The National Sleep Foundation recommends between 7-9 hours of sleep for adults both young and old. In today’s fast paced world, it’s easy to scoff at the idea of getting 7-9 hours of sleep on a regular basis. With so many other priorities in our lives, we tend to sacrifice precious hours of sleep in order to get more done in a day.
Whether you realize it or not, giving up a few hours of shut-eye each night to fit more into your day will result in you not getting things done to the best of your ability. There’s a difference between functioning optimally and merely functioning. When answering the question “how much sleep do we really need?”, there’s a great difference between how much the human body can get by on and how much we need to feel our best.
Sure, with the help of a little caffeine you can probably get by on 4-5 hours of sleep, but the truth is you’re not doing yourself any favors. Do you want to just “get by” from day-to-day, or do you want to take control of each day feeling happy, healthy, and productive?
Lack of sleep affects your ability to solve problems and make good decisions, resulting in you being less effective at work. It can affect your personal and professional life by making you more irritable and less capable of coping with stress. Above all it can adversely affect your physical health, which is never something to take for granted.
In the short term, lack of sleep can weaken your immune system making you more susceptible to colds and other illnesses. In the long term, chronic sleep deprivation increases the risk of serious health problems. This can include stroke, diabetes, high blood pressure, heart disease, Alzheimer's disease, and certain types of cancer.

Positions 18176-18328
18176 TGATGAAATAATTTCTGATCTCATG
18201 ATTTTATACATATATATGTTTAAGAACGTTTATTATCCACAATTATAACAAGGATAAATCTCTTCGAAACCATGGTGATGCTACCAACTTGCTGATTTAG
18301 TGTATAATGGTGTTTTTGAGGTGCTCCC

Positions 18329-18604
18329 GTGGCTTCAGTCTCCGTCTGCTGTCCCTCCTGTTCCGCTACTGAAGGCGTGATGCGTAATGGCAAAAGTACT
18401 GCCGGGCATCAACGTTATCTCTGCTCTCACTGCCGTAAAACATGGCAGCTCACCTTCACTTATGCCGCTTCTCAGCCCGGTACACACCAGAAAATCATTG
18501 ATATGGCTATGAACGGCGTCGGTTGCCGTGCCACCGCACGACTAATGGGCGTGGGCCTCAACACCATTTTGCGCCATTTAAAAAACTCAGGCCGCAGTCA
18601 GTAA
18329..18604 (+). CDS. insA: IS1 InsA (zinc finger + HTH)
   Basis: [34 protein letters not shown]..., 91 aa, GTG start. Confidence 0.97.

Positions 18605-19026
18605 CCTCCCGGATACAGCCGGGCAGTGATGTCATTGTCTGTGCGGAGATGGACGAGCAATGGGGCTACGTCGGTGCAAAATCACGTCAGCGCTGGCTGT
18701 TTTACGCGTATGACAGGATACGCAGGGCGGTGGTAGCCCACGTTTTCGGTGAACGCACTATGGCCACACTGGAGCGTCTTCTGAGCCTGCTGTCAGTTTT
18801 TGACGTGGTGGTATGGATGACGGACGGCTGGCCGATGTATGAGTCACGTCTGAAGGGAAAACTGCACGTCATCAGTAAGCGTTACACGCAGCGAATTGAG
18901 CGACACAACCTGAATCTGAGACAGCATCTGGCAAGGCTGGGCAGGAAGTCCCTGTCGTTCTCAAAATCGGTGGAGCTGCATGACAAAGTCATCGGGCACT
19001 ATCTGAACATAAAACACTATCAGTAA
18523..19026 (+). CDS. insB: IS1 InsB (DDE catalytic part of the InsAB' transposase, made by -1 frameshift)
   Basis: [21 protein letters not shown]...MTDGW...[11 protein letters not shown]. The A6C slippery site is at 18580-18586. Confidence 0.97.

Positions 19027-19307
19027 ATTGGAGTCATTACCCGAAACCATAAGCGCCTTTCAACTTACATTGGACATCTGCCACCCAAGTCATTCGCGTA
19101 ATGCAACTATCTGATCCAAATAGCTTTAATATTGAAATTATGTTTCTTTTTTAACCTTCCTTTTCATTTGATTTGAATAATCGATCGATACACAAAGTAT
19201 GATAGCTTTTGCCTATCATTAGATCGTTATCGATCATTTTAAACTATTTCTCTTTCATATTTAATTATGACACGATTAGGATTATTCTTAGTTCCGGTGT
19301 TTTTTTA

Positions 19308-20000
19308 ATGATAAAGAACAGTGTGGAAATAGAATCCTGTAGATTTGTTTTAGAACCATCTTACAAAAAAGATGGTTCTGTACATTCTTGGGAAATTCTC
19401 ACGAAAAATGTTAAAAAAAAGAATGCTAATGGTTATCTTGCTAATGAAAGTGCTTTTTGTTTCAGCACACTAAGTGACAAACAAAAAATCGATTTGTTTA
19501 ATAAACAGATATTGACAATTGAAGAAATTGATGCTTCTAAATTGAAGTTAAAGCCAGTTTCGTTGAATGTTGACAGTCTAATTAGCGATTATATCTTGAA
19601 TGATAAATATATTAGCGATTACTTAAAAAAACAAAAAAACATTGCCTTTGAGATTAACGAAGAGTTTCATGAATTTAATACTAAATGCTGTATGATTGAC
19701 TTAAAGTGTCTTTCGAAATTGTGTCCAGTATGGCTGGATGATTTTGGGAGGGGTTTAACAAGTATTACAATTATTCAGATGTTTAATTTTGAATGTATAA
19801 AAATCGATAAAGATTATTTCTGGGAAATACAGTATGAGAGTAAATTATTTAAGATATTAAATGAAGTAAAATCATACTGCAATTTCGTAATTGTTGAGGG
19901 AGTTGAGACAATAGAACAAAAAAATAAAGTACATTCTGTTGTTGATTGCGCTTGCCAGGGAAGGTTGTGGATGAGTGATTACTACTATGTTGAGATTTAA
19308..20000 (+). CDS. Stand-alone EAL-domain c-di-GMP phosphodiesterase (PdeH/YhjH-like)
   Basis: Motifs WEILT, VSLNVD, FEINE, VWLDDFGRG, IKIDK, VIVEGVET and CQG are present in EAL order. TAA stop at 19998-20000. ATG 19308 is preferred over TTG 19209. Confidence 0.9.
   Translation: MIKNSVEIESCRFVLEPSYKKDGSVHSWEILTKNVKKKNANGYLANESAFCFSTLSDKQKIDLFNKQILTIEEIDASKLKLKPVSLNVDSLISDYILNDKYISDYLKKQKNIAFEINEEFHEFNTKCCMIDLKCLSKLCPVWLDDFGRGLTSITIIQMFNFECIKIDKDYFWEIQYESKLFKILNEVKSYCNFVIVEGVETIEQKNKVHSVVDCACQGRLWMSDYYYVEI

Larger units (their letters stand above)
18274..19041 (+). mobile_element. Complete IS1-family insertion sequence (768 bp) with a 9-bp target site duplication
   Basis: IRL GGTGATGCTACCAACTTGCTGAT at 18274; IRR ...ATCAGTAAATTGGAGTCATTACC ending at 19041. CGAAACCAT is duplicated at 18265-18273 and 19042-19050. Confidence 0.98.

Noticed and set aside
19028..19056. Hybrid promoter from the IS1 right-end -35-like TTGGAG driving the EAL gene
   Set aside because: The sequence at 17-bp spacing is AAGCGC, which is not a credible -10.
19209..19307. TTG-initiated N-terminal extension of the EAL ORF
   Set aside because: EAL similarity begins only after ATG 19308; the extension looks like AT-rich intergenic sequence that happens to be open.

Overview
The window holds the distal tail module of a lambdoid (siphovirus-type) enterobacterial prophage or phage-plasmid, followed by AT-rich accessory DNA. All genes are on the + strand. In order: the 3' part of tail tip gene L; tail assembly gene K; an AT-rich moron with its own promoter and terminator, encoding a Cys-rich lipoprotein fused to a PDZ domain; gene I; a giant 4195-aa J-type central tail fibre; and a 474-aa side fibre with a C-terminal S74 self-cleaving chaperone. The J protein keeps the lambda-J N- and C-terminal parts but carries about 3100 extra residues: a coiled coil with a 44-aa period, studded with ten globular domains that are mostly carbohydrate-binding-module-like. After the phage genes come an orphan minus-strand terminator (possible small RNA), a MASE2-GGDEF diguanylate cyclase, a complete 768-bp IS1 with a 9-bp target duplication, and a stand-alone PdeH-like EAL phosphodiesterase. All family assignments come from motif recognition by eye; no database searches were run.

Eventually, getting by on minimal sleep is going to catch up to you and you’ll start feeling the effects of sleep deprivation. In addition, those around you will be affected by your sleep habits (or lack thereof).
“How much sleep do we really need” is a question with an answer that varies slightly from person to person. It’s not as important to increase the amount of hours you spend in bed, what’s important is to improve the quality of sleep you’re getting.
First, begin by assessing your own individual needs. This can be determined by how you feel when you wake up and how you feel throughout the day. If, after a full night of sleep, you still wake up feeling tired and that extends into your day, it’s time to take some steps to improve your quality of sleep.
Here are a few general guidelines:
Getting more sleep with the help of SleepPhones®: The above are basic tips and guidelines. With a pair of SleepPhones®, you can utilize more advanced strategies that we have shared in some of our previous articles:
It also helps to keep a sleep journal. After making the necessary lifestyle adjustments, or attempting one of the strategies listed above, record how you feel after waking up in the morning while it’s still fresh in your mind. Once you have found the techniques and the amount of hours of sleep that work best for you personally, then you have answered the question “how much sleep do we really need?”